(Beeswax is now available on DVD through Cinema Guild. It opened theatrically at the Film Forum on Friday, August 7th, 2009. Visit the film’s official website to learn more. NOTE: This review was first published on August 7, 2009.)
In a recent interview in The Believer, John Sayles described John Cassavetes as “the poet of inarticulate people. What the characters are trying to say is oftentimes very simple, but they’re really bad at saying it.” Andrew Bujalski, he of the muffled 16mm talkies, has been consistently compared to Cassavetes by critics unable to pinpoint his exact brand of cinema. This association has its merits, but to my mind Bujalski has taken his predecessor’s agenda in a subtly different direction, by becoming the poet of inarticulate people who honestly believe themselves to be articulate.
Bujalski’s first films were anxious character studies of youth in transition. Funny Ha Ha—a spotty, spliced, handmade look at Marnie, a recent college grad with a dead end job and a dubious crush on an unavailable target. Her breathless, cerebral charm does little to mask the fact that she is floundering. Next came Mutual Appreciation, a more visually formal (black-and-white) portrait of Alan—a sloe-eyed musician in the process of relocating to the city that never sleeps. Indeed, Alan’s nonchalance runs counter to the spirit of his new home and New York tries its best to force a mighty struggle out of him. Desperate attempts to cling to the leg of time (it just keeps marching on) were the subject of Bujalski’s first works, and we watched his characters get dragged across the dirty ground in the process, somewhere at the nexus of sad and funny.
But Bujalski’s new film, Beeswax, is about something different. For starters, it has two female leads. Jeannie and Lauren are sisters, twins, incredibly connected yet decidedly distinct. They share a colorful house in Austin, Texas. The Slacker capital, although ironically this is Bujalski’s first film that doesn’t focus on a willful underachiever. Lauren (Maggie Hatcher) is recently single and experiencing one of the many mini-fluxes that characterize adult life without a steady partner or a steady job. Unsure about her next movie, she is seriously considering a change of career that would take her to Africa. Meanwhile Jeannie (Maggie’s real life twin Tilly) is preparing herself for a legal battle with the co-owner of Storyville, her whimsically appointed vintage clothing store. What had begun as a fruitful partnership has turned ugly, and Jeannie moves around her own shop suspiciously, looking for hints of a potential coup. When she calls in her soon-to-be lawyer ex-boyfriend Merrill (Alex Karpovsky) for backup, their romantic past tries to remake itself as a romantic present. The elegantly handled elephant in the room is that Jeannie is a paraplegic, the fact of which is never directly acknowledged even as it creates a fascinating language of dependence and independence between the sisters.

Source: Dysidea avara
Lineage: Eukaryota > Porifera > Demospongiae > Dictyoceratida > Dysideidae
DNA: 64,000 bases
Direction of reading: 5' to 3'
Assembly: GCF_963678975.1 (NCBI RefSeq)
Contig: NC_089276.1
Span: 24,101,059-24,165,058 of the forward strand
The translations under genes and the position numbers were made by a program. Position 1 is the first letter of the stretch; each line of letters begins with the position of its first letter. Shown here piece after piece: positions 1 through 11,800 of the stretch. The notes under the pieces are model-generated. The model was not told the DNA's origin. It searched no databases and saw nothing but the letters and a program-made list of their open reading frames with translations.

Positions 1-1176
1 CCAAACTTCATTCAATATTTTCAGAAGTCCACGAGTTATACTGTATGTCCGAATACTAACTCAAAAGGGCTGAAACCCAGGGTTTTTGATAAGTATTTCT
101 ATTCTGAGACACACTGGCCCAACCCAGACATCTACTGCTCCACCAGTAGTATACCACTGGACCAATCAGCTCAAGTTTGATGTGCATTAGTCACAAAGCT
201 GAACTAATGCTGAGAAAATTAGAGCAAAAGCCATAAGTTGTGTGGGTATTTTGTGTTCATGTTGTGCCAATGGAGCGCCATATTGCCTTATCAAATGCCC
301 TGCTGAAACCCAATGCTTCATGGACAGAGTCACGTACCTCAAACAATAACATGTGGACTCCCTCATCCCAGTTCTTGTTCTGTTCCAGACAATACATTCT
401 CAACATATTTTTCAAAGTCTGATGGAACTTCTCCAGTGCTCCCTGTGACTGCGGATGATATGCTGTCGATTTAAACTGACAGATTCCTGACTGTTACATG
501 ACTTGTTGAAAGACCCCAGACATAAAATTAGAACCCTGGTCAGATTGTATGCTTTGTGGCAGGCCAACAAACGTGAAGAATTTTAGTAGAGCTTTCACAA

If Bujalski’s first two films were focused on characters staring into the precipice of adulthood (a metaphor that Garden State made all too literal), then the denizens of Beeswax are inside the sinkhole staring back. As Bujalski’s budgets get bigger, his characters’ stakes get higher. The sisters have established professional lives and understand the true terror these obligations can bring (you have to show up? Every day?). While the bonds of blood are essentially unbreakable, the professional relationships we form are terrifyingly tenuous—and Bujalski has created an entire character to embody the walking-on-eggshells fear a work environment inspires. Corinne Meltzer (Katy O’Conner) is Jeannie’s employee, deliciously ditzy and constantly on edge. Her nervous and oddly chipper hostility brings to mind some of the great TV secretaries of the past and reminds us all why self-employment is ideal.
Bujalski has, perhaps somewhat facetiously, described Beeswax as a legal thriller. Indeed the plot, however small in scope, surprises us with its tight construction. Clues are planted, so casual they seem like remnants of an improv session, but they later prove essential to our understanding of the situation in Jeannie’s store (and in her sister’s unmoored headspace.) It’s no Pelican Brief, but Beeswax does use the conventions of litigation-tinged mystery to frame an altogether more personal story. In Q&A’s, Bujalski is often asked whether or not his work is scripted. The sneaky/steady build of this surprisingly plot-driven film should give us our answer.
— Lena Dunham